All-of-a-Kind Family
By Sydney Taylor


All-of-a-Kind Family - I read this delightful tale for the first time as an adult with my kids. Set in New York City at the turn of the century, the book chronicles the adventures of a Jewish family with five lively daughters. The story highlights the rich culture of hospitality and celebration in their home, while also chronicling the adventures and affections of the sisters.








Baby Island
By Carol Ryrie Brink

Baby Island - I read this aloud to my seven year old daughter and it’s still one of her favorites! In this classic tale by Carol Ryrie Brink, a fierce storm hits sisters Mary and Jean’s ship, leaving them shipwrecked on a deserted island. The girls soon become aware they are not the only survivors, and find themselves caring for four babies. At once the girls set out to establish a home for their unexpected ‘family’.

Owls in the Family -  If you have a pet, you probably can’t imagine your family without him. In this exciting and comical story, written by Farley Mowat, a young boy continually brings more animals into his home, including crows, magpies, gophers, a dog, and two cranky owls. These two owls, Wol and Weep, become an integral part of their family, their home, and their entire town.

Owls in the Family
By Farley Mowat



Composer Study: Mozart

Join Sally and Terri Moon as they continue the inspiring study of composers for you and you children.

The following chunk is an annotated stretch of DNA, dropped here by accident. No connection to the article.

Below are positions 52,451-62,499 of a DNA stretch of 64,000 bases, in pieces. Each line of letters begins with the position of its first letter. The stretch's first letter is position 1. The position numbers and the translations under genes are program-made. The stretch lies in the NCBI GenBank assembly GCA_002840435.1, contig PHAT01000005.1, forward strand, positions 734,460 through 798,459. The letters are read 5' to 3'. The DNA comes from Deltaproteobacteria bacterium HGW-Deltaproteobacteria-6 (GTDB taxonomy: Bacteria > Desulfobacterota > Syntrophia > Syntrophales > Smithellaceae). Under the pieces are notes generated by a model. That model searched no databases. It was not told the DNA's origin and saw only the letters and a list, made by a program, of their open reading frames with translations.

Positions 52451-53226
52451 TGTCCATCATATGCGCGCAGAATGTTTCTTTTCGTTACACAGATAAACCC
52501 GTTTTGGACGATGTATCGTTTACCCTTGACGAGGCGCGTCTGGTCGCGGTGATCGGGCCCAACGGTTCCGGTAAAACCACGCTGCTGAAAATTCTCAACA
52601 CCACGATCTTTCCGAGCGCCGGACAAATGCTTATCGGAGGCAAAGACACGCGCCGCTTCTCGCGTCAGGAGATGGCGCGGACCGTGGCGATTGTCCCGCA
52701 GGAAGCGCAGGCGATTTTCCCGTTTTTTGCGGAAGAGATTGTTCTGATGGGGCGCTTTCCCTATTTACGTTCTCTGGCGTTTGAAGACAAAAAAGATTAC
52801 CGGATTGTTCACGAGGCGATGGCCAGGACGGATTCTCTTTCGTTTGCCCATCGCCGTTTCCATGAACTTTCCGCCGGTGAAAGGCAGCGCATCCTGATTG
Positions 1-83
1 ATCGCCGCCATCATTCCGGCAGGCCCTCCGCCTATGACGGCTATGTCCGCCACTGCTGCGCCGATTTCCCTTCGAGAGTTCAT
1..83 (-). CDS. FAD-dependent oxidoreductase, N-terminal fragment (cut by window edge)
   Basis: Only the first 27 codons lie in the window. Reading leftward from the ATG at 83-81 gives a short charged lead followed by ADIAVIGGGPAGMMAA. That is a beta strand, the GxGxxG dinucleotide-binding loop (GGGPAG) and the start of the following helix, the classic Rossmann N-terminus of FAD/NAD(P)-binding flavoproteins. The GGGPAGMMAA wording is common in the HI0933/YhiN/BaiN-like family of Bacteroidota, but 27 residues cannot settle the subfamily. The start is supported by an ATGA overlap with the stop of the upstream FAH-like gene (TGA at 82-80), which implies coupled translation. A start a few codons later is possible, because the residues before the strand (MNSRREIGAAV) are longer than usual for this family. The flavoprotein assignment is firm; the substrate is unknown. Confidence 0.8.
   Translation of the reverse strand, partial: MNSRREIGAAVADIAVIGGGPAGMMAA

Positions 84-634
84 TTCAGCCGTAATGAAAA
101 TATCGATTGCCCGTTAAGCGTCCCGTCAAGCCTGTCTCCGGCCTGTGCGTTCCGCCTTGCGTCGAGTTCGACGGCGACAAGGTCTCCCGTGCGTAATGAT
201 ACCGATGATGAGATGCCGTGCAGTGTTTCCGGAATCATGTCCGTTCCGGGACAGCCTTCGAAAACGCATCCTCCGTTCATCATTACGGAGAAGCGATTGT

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{A note about the titles:  The meaning of the K numbers are that a person with a last name starting with K (Kochel) made a detailed catalog of all of Mozart’s music, starting with the first one he wrote, listed as No. 1, going up in chronological order. Mozart wrote about 600 compositions, so the closer you get to that number the later in his life he wrote it. }

Wolfgang Amadeus Mozart's earliest compositions at the age of 5. These are the first 5 completed pieces of music that the genius of Mozart ever wrote. Short pieces performed on the harpsichord.

The Magic Flute (opera) “Papageno / Papagena” duet

Here is the same duet, this time in the original language, see if you can follow the meaning after you have heard it in English! 

Symphony No. 41 in C Major, K 551 “Jupiter”

There are 4 movements in a Classical symphony. This is the last symphony that Mozart wrote.

Rondo in D Major, K 485, played on a historic Fortepiano

Sonata No. 16 in C Major, K 545, played on a modern piano 

There are 3 movements in a Classical sonata. This is a work for solo instrument, or another solo instrument with piano. 

Clarinet Quintet in A Major, K 581

There are 4 movements in this quintet, and the last one is a theme with variations. Mozart loved the sound of the clarinet!

Young Children

A fun way to explore music, this series has many cute illustrations that will keep your kids’ attention while they learn.

An award-winning biographer and illustrator team up to tell the story of the invention of the piano, which was during the time of Mozart.

Diane Stanley writes wonderful biographies with engaging illustrations.



Middle Grades

Who Was Wolfgang Amadeus Mozart?
By Yona Zeldis McDonough

A fascinating biography with lots of illustrations, a timeline and historical background.

Composers: Classical & Romantic
United States Games Systems